How to Make Restaurant Quality Black Olive Sauce
Black olive sauce is made primarily from black olives, which are finely chopped or pureed to create a thick, flavorful sauce. The olives are typically combined with other ingredients such as olive oil, garlic, herbs (such as oregano or basil), capers, and sometimes anchovies or red pepper flakes to add additional depth of flavor.
The sauce can be served hot or cold and is often used as a topping for pasta, grilled meats, or as a dip for bread. It is a popular sauce in Mediterranean cuisine known for its bold, briny flavor.
Adding Demi Glace
If you want to add demi-glace to the black olive sauce, you can do so to enhance the flavor and texture of the sauce. Demi-glace is a rich and flavorful sauce made by simmering veal or beef bones with vegetables and aromatics, then reducing the liquid until it becomes a thick, syrupy sauce.
To incorporate demi-glace into the black olive sauce, prepare the sauce according to the instructions below. After the sauce is made, add the olives to the sauce and puree to desired consistency.
Adding demi-glace can add richness and depth of flavor to the black olive sauce, making it even more flavorful and savory. The resulting sauce can be served as a topping for grilled meats or vegetables or as a dip for bread.
Where Did Black Olive Sauce Originate?
It is difficult to determine the exact origin of black olive sauce, as it is a popular sauce in many Mediterranean cuisines and has been enjoyed for centuries. Olives are native to the Mediterranean region and have been a staple food for many cultures in the region, including the Greeks, Romans, and Egyptians.
Black olive sauce is often associated with Italian cuisine, where it is used as a topping for pasta or pizza and as a dip for bread. However, it is also popular in other Mediterranean countries such as Greece, Spain, and Morocco, where it is used in various dishes, including stews, tagines, and grilled meats.
Today, black olive sauce is enjoyed around the world and is a versatile sauce that can be used in many different dishes. Its origins are rooted in the rich culinary traditions of the Mediterranean region, where the bold, briny flavor of olives has been celebrated for centuries.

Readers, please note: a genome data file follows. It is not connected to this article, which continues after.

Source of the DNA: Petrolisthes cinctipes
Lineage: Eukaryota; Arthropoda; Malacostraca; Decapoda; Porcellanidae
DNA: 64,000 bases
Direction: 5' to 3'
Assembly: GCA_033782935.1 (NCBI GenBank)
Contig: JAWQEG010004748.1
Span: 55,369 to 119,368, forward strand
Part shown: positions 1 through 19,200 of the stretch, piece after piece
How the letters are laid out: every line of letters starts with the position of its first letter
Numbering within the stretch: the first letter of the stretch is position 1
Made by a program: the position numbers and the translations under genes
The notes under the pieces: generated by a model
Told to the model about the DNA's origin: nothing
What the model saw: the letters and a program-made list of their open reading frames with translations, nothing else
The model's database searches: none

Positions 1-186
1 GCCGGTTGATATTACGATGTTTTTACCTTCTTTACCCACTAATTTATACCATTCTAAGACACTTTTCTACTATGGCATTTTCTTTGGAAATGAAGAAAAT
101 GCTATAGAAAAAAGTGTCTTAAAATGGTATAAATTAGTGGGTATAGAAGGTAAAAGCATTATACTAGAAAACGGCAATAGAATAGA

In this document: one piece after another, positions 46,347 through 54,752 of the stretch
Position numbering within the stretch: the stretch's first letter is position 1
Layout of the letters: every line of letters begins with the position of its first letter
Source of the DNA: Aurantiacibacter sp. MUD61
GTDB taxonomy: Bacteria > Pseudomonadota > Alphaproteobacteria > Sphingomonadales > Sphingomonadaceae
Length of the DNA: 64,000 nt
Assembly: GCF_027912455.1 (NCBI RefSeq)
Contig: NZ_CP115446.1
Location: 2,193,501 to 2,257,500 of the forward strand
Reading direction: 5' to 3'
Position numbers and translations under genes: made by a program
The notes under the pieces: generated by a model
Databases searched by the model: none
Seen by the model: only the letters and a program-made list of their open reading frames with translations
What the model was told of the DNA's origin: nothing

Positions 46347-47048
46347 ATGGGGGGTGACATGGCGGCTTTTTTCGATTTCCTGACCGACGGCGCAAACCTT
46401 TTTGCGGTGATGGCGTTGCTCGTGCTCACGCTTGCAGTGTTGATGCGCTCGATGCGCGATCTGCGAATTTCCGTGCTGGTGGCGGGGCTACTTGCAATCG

Madeira wine is a fortified wine produced on the Portuguese island of Madeira, located off the coast of Africa. The wine is made by adding a neutral grape spirit to a base wine and heating the mixture to accelerate the aging process. The heat treatment, known as estufagem, gives Madeira wine its distinctive flavor profile and makes it one of the most unique wines in the world.
Madeira wine can range from dry to sweet, depending on the grape variety used and the residual sugar level in the wine. The most common grape varieties used to produce Madeira wine are Sercial, Verdelho, Bual, and Malvasia (also known as Malmsey), each of which produces a different style of wine.
The aging process of Madeira wine is also unique. The wine is typically aged in oak barrels exposed to heat and oxidation, which causes the wine to develop complex flavors and aromas, including caramel, nuts, and dried fruit. Madeira wine is also known for its high acidity, which balances the sweetness of the wine and gives it a long, refreshing finish.
Madeira wine has a long history and has been enjoyed for centuries by people worldwide. It was popularized in the United States during the colonial era and was used to toast the signing of the Declaration of Independence.
Today, Madeira wine is still highly regarded for its unique flavor profile and is a favorite of wine enthusiasts and collectors worldwide. It is often enjoyed as an aperitif or digestif and is also used in cooking to add depth of flavor to dishes such as sauces and desserts.
This Sauce Is Best Served With:
Black Olive Sauce Recipe
- In a medium sized saucepan over medium high heat, sauté the shallots, garlic, and peppercorns in 1 tablespoon of the butter until the shallots are translucent.
- Add the Madeira, red wine, rosemary, and tomato and reduce by two-thirds.
- Whisk in the demi-glace until completely incorporated. Whisk in the remaining butter a little bit at a time. This will add richness as well as thicken the sauce.
- Strain through a fine sieve and transfer sauce to a blender.
- Add half the black olives and puree until smooth.
- Return the sauce to the pan, add salt and pepper if necessary.
- Roughly chop the remaining olives and add them to the sauce.
- If the sauce is too thin, reduce until the sauce is thick enough to coat the back of a spoon.
My Top Choices for Demi Glace